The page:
A quicker medical decision on a heart attack?
BY MAUDLYNE IHEJIRIKA Staff Reporterfirstname.lastname@example.org August 14, 2012 8:50PM
Updated: September 16, 2012 6:24AM
With heart attacks as one of the leading causes of death in the U.S. — its symptoms triggering 10 percent of all emergency room visits — a new test that could confirm or rule one out within an hour holds significant promise, said researchers and doctors here.
The hyper-sensitive screening test for changes in cardiac troponin — a substance in the blood after an attack — could diagnose emergency room patients with chest pain within that critical first hour, according to the study published Monday in the Archives of Internal Medicine. Current tests for troponin can take as long as six hours to confirm.
“Currently, if a person has had a heart attack at noon and came into the E.R. at 12:30, the blood work would not appear positive for troponins until at least 6,” notes Dr. Atman Shah, an interventional cardiologist at the University of Chicago Hospitals.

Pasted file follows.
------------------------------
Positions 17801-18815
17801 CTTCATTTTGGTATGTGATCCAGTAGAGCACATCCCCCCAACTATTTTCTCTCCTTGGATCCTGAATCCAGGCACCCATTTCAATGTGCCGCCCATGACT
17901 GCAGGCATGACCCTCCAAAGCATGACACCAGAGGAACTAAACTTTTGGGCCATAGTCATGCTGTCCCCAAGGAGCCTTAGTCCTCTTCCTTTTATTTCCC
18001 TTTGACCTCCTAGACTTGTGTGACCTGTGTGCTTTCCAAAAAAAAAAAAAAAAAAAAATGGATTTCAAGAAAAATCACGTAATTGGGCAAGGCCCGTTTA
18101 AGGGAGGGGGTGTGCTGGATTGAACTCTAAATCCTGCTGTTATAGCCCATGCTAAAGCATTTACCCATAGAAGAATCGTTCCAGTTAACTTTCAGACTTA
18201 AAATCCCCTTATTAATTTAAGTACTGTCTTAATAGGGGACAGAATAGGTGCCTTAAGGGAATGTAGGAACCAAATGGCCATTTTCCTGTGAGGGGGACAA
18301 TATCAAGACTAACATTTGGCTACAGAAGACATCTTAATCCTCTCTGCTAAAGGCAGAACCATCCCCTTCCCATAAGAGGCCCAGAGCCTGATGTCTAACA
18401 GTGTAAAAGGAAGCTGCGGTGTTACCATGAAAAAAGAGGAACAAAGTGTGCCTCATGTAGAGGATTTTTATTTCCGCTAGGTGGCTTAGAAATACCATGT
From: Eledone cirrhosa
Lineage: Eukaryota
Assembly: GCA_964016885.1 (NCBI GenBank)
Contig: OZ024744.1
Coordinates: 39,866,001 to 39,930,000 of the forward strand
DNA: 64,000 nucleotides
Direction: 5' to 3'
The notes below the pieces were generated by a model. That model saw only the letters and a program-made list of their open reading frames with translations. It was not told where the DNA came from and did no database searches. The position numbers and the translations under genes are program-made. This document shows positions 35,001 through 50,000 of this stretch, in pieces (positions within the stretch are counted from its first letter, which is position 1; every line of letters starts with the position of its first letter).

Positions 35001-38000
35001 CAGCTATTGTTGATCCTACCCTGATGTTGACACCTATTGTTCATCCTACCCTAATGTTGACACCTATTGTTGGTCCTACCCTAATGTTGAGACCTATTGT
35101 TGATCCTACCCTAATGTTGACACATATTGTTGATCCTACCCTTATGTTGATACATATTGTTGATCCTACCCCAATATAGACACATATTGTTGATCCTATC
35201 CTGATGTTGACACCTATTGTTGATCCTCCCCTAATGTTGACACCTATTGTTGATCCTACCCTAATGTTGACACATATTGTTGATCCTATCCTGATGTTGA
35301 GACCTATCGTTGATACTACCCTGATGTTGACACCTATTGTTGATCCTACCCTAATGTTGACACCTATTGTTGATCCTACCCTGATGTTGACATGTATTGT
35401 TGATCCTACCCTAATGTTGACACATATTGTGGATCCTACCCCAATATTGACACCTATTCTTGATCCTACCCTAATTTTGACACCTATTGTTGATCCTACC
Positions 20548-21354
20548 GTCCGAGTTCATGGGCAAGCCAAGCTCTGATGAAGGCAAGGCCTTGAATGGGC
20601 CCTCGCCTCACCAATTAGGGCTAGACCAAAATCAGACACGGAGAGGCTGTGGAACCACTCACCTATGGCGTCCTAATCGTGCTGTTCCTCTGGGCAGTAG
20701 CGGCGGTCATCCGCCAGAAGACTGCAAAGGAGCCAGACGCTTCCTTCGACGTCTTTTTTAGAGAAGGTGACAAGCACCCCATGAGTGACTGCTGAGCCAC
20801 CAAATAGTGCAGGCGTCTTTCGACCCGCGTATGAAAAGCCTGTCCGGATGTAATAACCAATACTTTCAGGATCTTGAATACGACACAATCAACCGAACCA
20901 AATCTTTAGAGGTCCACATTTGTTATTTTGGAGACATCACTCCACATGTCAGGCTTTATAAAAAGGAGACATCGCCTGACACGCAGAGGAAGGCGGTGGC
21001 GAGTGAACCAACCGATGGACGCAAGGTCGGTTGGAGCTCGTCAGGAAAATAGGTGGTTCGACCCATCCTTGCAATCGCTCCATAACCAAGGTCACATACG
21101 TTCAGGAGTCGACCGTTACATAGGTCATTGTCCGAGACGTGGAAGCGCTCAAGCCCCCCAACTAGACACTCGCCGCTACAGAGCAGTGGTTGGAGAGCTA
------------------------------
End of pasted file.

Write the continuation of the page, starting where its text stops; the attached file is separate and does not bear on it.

“So now you’ve got a test that can determine whether or not a patient’s having a heart attack within about an hour. With emergency room overcrowding, how many of those patients are waiting in the E.R. for 12 hours when they could potentially go home in two?”
“If it turns out half as great as they say, the implications are significant,” says Shah.
More than 1 million Americans this year will suffer a heart attack, according to the American Heart Association. It occurs when a clot develops in a coronary artery, cutting blood supply to the heart. If flow isn’t restored quickly, heart muscle begins to die.
Early detection and treatment, through medication and surgery, is crucial, doctors say.